by Michelle Mood
11,453 to 12,088 NEW VEHICLE TRIPS on I-5 and WA-16?!
What kind of warehouse is under review for permitting in South Tacoma today? Bridge Industrial is planning to build four warehouses with a combined size of 2.5 million square feet on the old BNSF railroad land they bought last fall. For comparison, such a warehouse is about three times the size of the New York JFK Amazon fulfillment center warehouse recently in the news for unionizing (that one is only 855,000 sq. ft).
Is this for storage? For e-commerce distribution? Well, the application doesn’t say exactly. But Bridge Industrial has been marketing the facility to e-commerce suppliers and has received expressions of interest from e-commerce tenants. EarthJustice took a look at the application materials Bridge Industrial submitted for permitting and has a persuasive argument for this being an e-commerce facility.
EarthJustice calculates that, “applying the daily trip rates for fulfillment centers and parcel hub warehouses, the traffic study would have estimated that the project would produce 11,453 additional vehicle trips each weekday if the site is used as a distribution center (or “parcel hub”), or 12,088 additional vehicle trips each weekday if the site is used as a fulfillment center” instead of the 5,000 or so in the permit documents.
11,453 to 12,088 NEW VEHICLE TRIPS on I-5 and WA-16. And through South Tacoma neighborhoods.
Why does EarthJustice think it might be such high-volume e-commerce structure? For one thing, only such facilities are in the massive 1 million square foot range and higher. These are called “high cube warehouses” due to their corresponding shape.
What does it matter what it’s called? It matters because Bridge Industrial’s permit application calculated the impact on local and regional traffic based on the project being in the “industrial park” category. An industrial park! What’s that? Well, according to the Institutions for Transportation Engineers (ITE), which puts out the manual with the estimates of traffic impact, an industrial park “contains a number of industrial or related facilities … characterized by a mix of manufacturing, service, and warehouse facilities.”
Here’s a map of Bridge Industrial’s proposed construction. It is four ginormous buildings, plus about 20 acres (acres!) of truck courts and parking spaces for 1,436 vehicles. That’s it. There is no mix of manufacturing, service and warehouse facilities. I mean, do YOU see any?!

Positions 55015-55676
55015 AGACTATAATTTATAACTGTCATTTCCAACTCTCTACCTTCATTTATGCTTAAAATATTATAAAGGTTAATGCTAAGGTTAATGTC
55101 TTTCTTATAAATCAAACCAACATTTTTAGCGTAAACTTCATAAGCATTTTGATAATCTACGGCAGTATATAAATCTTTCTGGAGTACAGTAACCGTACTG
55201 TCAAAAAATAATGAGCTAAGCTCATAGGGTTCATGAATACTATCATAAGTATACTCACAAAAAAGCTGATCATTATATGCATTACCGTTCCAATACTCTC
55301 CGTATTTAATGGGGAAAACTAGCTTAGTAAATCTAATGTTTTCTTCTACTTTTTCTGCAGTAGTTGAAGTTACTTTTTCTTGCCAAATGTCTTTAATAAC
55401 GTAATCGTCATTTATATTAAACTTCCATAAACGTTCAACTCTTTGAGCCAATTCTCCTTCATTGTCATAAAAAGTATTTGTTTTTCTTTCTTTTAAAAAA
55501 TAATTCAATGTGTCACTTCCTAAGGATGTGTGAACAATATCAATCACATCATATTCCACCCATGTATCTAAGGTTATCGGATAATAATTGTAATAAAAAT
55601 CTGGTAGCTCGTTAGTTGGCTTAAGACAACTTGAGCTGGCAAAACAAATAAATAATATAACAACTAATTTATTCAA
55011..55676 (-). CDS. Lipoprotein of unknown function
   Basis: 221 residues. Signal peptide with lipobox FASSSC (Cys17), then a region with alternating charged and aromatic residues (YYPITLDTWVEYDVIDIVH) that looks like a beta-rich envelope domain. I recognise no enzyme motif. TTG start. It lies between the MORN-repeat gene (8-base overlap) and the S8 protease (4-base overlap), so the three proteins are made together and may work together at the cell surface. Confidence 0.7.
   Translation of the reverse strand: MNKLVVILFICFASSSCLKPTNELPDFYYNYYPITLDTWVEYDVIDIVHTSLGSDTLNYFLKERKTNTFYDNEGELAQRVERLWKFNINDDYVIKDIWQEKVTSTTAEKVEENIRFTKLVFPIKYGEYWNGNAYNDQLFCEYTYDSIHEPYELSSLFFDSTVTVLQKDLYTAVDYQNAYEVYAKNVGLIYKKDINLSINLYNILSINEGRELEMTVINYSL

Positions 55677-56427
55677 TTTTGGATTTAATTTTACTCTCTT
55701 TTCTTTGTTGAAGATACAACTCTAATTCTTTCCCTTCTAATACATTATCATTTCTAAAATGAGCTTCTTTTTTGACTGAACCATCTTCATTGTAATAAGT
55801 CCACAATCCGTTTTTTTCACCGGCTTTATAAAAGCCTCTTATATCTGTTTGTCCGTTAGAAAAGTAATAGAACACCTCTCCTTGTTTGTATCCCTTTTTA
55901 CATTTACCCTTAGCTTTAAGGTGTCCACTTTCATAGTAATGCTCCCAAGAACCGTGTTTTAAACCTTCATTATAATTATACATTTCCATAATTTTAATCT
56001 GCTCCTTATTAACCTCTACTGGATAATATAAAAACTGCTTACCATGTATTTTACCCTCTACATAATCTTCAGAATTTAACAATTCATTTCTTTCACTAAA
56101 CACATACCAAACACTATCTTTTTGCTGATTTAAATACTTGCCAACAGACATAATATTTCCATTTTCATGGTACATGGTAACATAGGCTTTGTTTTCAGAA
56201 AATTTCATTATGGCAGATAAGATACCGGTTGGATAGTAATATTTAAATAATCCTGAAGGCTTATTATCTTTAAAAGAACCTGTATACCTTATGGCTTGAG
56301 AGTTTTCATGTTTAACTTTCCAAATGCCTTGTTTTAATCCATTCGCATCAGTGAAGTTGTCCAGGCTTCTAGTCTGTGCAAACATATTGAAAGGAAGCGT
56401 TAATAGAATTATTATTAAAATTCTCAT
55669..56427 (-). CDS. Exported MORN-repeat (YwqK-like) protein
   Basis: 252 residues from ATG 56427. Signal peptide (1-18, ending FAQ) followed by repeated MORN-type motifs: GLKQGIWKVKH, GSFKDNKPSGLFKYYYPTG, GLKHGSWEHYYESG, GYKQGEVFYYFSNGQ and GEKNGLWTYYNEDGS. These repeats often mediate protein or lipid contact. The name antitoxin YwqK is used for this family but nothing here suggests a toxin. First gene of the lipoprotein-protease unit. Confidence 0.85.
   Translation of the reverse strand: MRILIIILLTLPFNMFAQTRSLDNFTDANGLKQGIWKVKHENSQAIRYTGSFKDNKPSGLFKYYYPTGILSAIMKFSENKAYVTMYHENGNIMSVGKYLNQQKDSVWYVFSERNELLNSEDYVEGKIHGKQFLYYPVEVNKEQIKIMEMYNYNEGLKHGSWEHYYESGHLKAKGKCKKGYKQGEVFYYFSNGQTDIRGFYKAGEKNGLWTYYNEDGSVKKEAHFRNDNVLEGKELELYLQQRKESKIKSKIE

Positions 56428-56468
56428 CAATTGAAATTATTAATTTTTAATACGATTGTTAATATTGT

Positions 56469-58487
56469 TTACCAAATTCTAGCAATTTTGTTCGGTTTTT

So what are the implications? The EarthJustice comment on the proposal looks at what the ITE manual expects for traffic from a “high-cube parcel hub warehouse” or “high-cube fulfilment center warehouse,” instead of an industrial park and discovered the traffic impact would be at least double the permit’s prediction!
Meanwhile, Bridge Industrial’s permit actually dares to assert its 5,000 vehicle-trip estimates may overestimate its new traffic impacts – because, it says, “industrial parks” get so much more traffic than a “traditional” warehouse …. Such as it says it is building.
Traditional warehouse? Bridge Industrial is claiming it’s building a traditional warehouse? You know, the kind of warehouse that stores stuff? What traditional warehouse complex has four warehouses of a combined 2.5 million square feet? EarthJustice took a look at “traditional warehouses” in the manual and discovered that Bridge Industrial’s planned facility is more than 5 times as large as the largest traditional warehousing facility, and almost 20 times as large as the smallest!
Far more likely, then, that Tacoma is going to be saddled with four super-enormous e-commerce fulfillment centers. This conclusion is supported by all those parking spaces – Bridge Industrial’s construction will have 1,436 parking spaces—parking nearly 30 times as many employees as the largest “traditional warehouse facility,” which had only 51 employees.
Well, that may indeed explain why Bridge Industrial paid more than $1 million per acre for this land. It’s jumping on the warehouse bandwagon. But as one astute citizen noted in the City’s Public Information Meeting, these massive warehouses have the feel all of those overbuilt structures of the past – remember when strip malls were all the rage? Walking malls? Movie theaters? All empty husks now. The building wave very well could leave Tacoma’s mega-warehouse just as washed up and stranded on the shore as all those other white elephants.